August 20, 2020
Multicultural Health Brokers Cooperative serves upwards of 400 people in need of food through Grocery Run Program, thanks to grant from ECF.
Families in ethnocultural minority communities experience food insecurity in the best of times, and COVID-19 has only increased their need for food.
Receiving nutritional food can be difficult for families facing food insecurity, which is why the Multicultural Health Brokers Cooperative (MCHB) increased their output of food hampers and developed a way to determine how much food each family needs.
“Food security is an emerging issue among many demographics, and COVID-19 has presented financial challenges that have also put families in the deep end of poverty,” said Julia Tran, Community Resource Coordinator for the Grocery Run Program at MCHB.
The Grocery Run Program is an emergency food initiative that distributes food weekly to migrant families with emergency food needs. The program originated from a 2013 research study at the University of Alberta and was spearheaded by MCHB.
Financial challenges and soaring unemployment rates in the community increased the demand for food. A significant number of individuals were employed in harder-hit industries, such as hospitality and food and service, which disproportionately hire members of ethnocultural communities. Many people lost their jobs and needed extra help with provisions, which put a strain on the Grocery Run’s resources.
“We had to scale up significantly, and so this meant that we needed a larger space to operate,” Tran said. “We needed additional human resources and we’ve also required additional financial resources so that we can adequately respond to the needs of the families to ensure that they are kept well at this time.”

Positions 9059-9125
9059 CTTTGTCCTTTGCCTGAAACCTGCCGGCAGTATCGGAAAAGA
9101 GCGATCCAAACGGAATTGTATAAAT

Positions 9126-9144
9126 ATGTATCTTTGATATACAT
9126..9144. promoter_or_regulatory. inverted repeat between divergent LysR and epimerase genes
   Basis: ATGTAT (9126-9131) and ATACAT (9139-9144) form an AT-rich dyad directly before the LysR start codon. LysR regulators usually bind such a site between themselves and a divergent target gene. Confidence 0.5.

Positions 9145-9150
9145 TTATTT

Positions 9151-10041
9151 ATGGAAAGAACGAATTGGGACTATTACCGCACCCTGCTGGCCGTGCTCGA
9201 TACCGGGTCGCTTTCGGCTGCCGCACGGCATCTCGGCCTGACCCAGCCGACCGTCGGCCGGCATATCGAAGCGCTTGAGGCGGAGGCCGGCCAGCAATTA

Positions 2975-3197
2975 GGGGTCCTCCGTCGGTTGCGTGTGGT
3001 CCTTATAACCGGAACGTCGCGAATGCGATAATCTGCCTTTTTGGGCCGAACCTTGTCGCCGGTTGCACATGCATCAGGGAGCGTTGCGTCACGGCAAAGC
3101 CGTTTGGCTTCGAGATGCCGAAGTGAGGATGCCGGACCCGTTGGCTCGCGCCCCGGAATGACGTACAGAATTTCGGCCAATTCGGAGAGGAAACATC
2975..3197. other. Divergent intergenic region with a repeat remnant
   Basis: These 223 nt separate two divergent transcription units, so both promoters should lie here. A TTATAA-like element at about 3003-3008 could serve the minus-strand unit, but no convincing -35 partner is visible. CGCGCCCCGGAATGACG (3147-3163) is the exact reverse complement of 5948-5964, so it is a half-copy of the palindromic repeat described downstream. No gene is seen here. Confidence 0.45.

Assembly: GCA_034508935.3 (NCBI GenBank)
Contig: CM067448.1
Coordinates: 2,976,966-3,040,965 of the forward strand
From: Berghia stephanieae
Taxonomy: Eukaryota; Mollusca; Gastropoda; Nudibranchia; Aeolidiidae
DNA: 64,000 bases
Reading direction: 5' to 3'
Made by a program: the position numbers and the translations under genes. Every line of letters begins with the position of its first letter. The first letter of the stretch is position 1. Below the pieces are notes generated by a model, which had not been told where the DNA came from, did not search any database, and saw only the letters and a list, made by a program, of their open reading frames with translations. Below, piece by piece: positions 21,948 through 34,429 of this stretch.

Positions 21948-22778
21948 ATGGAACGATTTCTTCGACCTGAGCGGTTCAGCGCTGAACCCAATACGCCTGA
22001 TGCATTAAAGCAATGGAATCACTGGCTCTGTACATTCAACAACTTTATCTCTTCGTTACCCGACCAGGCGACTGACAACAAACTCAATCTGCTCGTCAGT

A $50,000 grant from Edmonton Community Foundation allowed MCHB to ensure families are receiving a sufficient amount of food during the pandemic.
The grant comes from the Government of Canada’s $350-million Emergency Community Support Fund, (ECSF), which aims to help charities and non-profit organizations adapt and increase frontline services for vulnerable populations during COVID-19.
Together, the Canadian Red Cross, Community Foundations of Canada and United Way Centraide Canada are collaborating with the Government of Canada to flow ECSF support to those who need it most right now.
“Grocery Run involves a really strong partnership, backed up by research and data, so they were well positioned to respond to a spike in food needs among the community they serve,” Craig Stumpf-Allen, ECF’s Director of Grants and Community Engagement says.
Before the pandemic, the Grocery Run program was serving approximately 100 people on a weekly basis. Now, they are serving more than 400 families.
MCHB also created a calculator with the School of Public Health at the University of Alberta to ensure that each family is receiving enough food. Inputting the age, gender, and the number of people from a family into the calculator will output the nutritional requirements based on the food items commonly distributed. The calculator also aids in determining the cost of food.
“Truly we are very grateful for the financial resources that have been provided,” Tran said. “The funds provided by ECF have allowed us to ensure that families are not just surviving at this time, but actually kept well.”
Learn more about the Emergency Community Support Fund.
The Emergency Community Support Fund